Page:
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January / February 2021

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Strategies: A Journal for Physical and Sport Educators



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  January/February 2021 (Volume 34, Issue 1)


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Table of Contents

 
Free Access Article
What Teens Need from Sport Programs: Educational Athletics by Transformational Coaches
– Dennis Johnson

Traditional conceptions of interscholastic athletics describe an “extended classroom” environment in which students develop positive psycho-social skills within a supportive team culture and positive learning climate. However, as the “professionalized model” of youth sport has become more prevalent, with its “win-at-all-cost” mentality, some school leaders have begun to question the educational value of interscholastic sport participation. The authors assert that education-based athletic programs are what teens need from schools and can still result in positive outcomes.


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Articles

Grin and Barre It: Building Healthy Students in Physical Education
Laura Bruno and Anne Farrell

Barre fitness classes are ballet-inspired challenges that incorporate ballet barre and ballet positions. This non-traditional lifetime fitness activity is appropriate for a vast array of student learners. Non-traditional units can be defined as ‘new or different from established norms and methods’. Physical educators should consistently integrate a variety of units to offer student choice regarding their physical activity options. This article will support professionals with the implementation of a lifetime wellness, non-traditional Barre unit in Physical Education.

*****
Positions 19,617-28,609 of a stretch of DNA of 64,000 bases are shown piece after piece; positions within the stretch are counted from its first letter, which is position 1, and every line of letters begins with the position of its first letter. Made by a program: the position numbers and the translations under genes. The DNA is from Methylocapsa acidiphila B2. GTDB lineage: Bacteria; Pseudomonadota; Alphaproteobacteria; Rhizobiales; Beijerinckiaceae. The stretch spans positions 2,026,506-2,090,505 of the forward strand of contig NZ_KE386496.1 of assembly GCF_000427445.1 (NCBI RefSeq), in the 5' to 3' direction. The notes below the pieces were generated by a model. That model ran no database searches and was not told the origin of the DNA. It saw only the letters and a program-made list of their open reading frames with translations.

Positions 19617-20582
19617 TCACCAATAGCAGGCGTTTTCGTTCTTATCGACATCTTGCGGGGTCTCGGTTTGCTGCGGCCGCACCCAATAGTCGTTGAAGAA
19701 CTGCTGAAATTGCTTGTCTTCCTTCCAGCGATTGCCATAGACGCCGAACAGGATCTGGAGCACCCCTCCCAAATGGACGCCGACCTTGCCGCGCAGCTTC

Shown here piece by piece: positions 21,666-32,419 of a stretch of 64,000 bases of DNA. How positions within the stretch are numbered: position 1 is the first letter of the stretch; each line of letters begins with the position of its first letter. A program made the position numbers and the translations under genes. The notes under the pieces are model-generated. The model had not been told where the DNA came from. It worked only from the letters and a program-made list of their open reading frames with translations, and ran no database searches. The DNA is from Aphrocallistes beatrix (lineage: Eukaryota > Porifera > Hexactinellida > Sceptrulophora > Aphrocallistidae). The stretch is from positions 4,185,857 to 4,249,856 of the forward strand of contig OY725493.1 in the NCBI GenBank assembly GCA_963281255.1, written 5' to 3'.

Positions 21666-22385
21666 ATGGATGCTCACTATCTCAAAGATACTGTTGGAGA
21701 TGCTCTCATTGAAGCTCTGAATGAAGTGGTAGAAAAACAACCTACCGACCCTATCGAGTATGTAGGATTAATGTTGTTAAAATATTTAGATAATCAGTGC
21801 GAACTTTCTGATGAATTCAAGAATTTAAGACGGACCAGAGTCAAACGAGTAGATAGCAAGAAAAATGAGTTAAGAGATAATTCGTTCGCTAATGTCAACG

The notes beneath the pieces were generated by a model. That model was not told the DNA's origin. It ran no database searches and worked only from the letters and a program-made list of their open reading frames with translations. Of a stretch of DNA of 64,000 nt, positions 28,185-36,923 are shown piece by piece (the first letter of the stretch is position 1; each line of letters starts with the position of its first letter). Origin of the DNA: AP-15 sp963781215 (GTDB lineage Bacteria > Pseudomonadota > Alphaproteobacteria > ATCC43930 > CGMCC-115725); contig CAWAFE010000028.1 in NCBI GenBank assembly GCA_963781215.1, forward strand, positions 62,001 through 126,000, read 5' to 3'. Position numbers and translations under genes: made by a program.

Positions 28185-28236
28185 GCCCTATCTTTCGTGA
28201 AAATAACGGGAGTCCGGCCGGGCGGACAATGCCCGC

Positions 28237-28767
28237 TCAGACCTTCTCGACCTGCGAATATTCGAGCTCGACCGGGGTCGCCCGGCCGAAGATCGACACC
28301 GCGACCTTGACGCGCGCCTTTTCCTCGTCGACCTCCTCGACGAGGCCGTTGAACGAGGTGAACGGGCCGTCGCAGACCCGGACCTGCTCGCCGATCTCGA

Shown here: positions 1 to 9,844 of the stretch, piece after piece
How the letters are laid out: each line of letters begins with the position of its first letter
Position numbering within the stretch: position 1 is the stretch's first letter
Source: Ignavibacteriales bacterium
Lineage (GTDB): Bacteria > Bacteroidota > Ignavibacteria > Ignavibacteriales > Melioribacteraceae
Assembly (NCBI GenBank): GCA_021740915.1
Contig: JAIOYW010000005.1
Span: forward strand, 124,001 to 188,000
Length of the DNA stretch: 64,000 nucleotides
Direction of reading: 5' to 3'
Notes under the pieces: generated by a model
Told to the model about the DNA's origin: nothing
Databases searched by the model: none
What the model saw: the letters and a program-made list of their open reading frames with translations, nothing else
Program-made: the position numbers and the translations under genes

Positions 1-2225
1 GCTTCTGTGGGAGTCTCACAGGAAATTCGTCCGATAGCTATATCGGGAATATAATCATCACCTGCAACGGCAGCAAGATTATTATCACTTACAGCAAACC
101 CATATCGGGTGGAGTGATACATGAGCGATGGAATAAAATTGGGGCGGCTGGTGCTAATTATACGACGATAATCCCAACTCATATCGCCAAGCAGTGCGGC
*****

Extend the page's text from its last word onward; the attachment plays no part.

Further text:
Reviving the Fifth Standard: Placing Value in Physical Education
Joe Deutsch and Brianna Bieniek

Physical education class is undoubtably unique; the monotony of sitting in a desk is broken as students can move, learn sports concepts, and participate in activities. Physical education teachers implement warm-ups, cool-downs, and games to push students toward their goal of sixty minutes of physical activity per day. How do physical education teachers assess and teach student recognition of the value in participating in moderate to vigorous physical activity? Do the students in physical education classes value why they do the activities? Though some favor the class, research suggests that physical education is often seen as less than desirable. To flip the unfavored views, physical education teachers need to intentionally teach the value that physical education has to offer.

Becoming a Physical Activity Leader (PAL): Skills, Responsibilities and Training
Peter Stoepker, Brian Dauenhauer, Russell Carson, Jaimie McMullen, and Justin Moore

A comprehensive school physical activity program (CSPAP) is a multi-component approach that aims to provide opportunities for students to meet the nationally recommended 60 minutes of moderate-to-vigorous physical activity (MVPA) per day and for students to be well-equipped to be active for life. In order for a CSPAP to be effectively implemented, it should be led by a trained physical activity leader (PAL). Due to the importance of a PAL, adoption of CSPAP as a national framework, and the increase in schools implementing a CSPAP approach, this review summarizes recent literature related to the roles and responsibilities of a PAL, various outlets in which aspiring PALs can be trained, and the potential effectiveness of PAL-led CSPAPs.